[Exeunt Laun, and Gob. Ball. I pray thee, good Leonardo, think on this. These things being bought and orderly bestowed, Return in haite, for I do fealt to-night My best-esteem'd acquaintance; hie thee, go.

Leon. My best endeavours shall be done herein.

+ offer

SCENE NII. Enter Gratiano. Gra. Where is your

master? Leon. Yonder, Sir, he walks. [Exit Leonardo.

Looking on his own hand. # The chasm may be thus supplied, doth [promife good luck I am philaten. I curit alo:ok] offer, &c.

Gra. Signior Bassanio,
Baf. Gratiano!
Gra. I have a suit to you.
Bas. You have obtain’d it.

Gra. You must not deny me; I must go with you to Belmont,

Ba]. Why, then you must: but hear thee, Gratiano,
Thou art too wild, too rude, and bold of voice;
Parts that become thee happily enough,
And in such eyes as ours appear not faults:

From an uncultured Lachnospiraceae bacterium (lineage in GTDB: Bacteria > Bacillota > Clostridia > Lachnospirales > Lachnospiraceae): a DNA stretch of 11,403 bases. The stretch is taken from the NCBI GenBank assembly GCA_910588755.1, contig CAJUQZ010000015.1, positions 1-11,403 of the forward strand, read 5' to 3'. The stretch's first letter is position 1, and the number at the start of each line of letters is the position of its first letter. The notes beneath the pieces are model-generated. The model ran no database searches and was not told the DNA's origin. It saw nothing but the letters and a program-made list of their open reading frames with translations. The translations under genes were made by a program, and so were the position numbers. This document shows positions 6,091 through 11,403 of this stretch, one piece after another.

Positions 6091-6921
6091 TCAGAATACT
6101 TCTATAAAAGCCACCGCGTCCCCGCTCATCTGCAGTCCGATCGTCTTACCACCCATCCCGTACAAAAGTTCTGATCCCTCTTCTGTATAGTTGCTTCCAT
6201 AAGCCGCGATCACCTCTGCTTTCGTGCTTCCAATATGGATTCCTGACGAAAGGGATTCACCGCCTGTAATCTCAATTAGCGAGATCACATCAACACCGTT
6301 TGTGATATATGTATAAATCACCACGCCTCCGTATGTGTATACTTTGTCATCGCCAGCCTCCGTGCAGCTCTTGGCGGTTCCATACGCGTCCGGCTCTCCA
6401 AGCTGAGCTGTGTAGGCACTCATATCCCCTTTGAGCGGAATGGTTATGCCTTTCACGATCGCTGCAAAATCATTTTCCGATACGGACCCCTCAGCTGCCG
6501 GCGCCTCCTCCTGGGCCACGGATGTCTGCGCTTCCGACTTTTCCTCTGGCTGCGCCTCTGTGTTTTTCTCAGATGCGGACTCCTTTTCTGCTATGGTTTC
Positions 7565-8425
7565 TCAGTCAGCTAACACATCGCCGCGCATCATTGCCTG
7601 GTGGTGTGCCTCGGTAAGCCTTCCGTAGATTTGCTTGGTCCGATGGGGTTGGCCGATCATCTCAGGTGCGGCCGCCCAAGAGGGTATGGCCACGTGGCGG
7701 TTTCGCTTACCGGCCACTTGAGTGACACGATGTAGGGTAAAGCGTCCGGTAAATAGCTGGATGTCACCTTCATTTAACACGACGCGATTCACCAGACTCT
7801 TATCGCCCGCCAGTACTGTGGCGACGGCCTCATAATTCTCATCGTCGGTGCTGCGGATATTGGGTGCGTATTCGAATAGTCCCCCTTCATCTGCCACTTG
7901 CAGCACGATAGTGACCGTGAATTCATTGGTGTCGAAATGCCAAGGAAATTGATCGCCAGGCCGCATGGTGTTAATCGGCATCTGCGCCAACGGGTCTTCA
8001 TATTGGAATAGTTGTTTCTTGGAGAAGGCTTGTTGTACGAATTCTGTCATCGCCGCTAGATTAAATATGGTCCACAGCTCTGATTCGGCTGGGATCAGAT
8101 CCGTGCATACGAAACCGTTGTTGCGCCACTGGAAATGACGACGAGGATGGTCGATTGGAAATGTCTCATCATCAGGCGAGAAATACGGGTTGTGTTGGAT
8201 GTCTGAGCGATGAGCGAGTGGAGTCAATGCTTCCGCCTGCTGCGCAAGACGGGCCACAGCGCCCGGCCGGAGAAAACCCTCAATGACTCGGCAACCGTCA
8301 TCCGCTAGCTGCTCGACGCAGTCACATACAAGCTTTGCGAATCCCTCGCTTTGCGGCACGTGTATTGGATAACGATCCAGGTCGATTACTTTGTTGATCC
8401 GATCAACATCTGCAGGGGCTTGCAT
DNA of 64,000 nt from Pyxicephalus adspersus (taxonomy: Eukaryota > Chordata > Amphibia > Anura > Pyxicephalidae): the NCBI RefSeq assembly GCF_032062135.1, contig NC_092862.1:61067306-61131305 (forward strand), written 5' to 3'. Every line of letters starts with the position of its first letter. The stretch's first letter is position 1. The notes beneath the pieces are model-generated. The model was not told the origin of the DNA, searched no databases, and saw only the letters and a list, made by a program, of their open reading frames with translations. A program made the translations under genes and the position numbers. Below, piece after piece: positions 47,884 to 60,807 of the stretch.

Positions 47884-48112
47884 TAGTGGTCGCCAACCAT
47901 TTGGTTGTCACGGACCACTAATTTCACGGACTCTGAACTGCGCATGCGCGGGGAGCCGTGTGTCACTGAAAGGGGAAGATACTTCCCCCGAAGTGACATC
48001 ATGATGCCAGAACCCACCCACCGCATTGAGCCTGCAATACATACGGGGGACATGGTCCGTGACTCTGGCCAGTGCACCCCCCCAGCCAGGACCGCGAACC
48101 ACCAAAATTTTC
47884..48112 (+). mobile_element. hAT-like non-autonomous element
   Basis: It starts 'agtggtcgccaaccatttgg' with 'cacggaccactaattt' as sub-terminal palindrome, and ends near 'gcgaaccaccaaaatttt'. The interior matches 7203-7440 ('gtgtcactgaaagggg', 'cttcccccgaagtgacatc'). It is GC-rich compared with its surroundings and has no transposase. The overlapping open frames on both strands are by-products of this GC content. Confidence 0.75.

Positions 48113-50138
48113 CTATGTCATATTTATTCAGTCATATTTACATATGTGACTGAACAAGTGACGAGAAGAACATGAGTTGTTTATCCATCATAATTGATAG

But where thou art not known, why, there they shew
Something too liberal: pray thee, take pain
T'allay with some cold drops of modelly
Thy skipping fpirit; left, through thy wild behaviour,
I be misconstru'd in the place I go to,
And lose my hopes.
Gra. Signior Bassanio, hear

If I do not put on a sober habit,
Talk with respect, and swear but now and then,
Wear prayer-books in my pocket, look demurely
Nay more, while grace is taying, hood mine eyes
Thus with my hat. and figh, and say, Amen;
Use all th’ obfervance of civility,
Like one well studied in a sad ottent
To please his grandam; never trust me more.

Bas. Well, we shall see your bearing.

Gra. Nay, but I bar to-night, you shall not gage me By what we do to-night.

Baj. No, that were pity,
I would intreat you rather to put on
Your boldest suit of mirth, for we have friends
That purpose merriment: but fare
I have some business.

Gra. And I must to Lorenzo and the reft: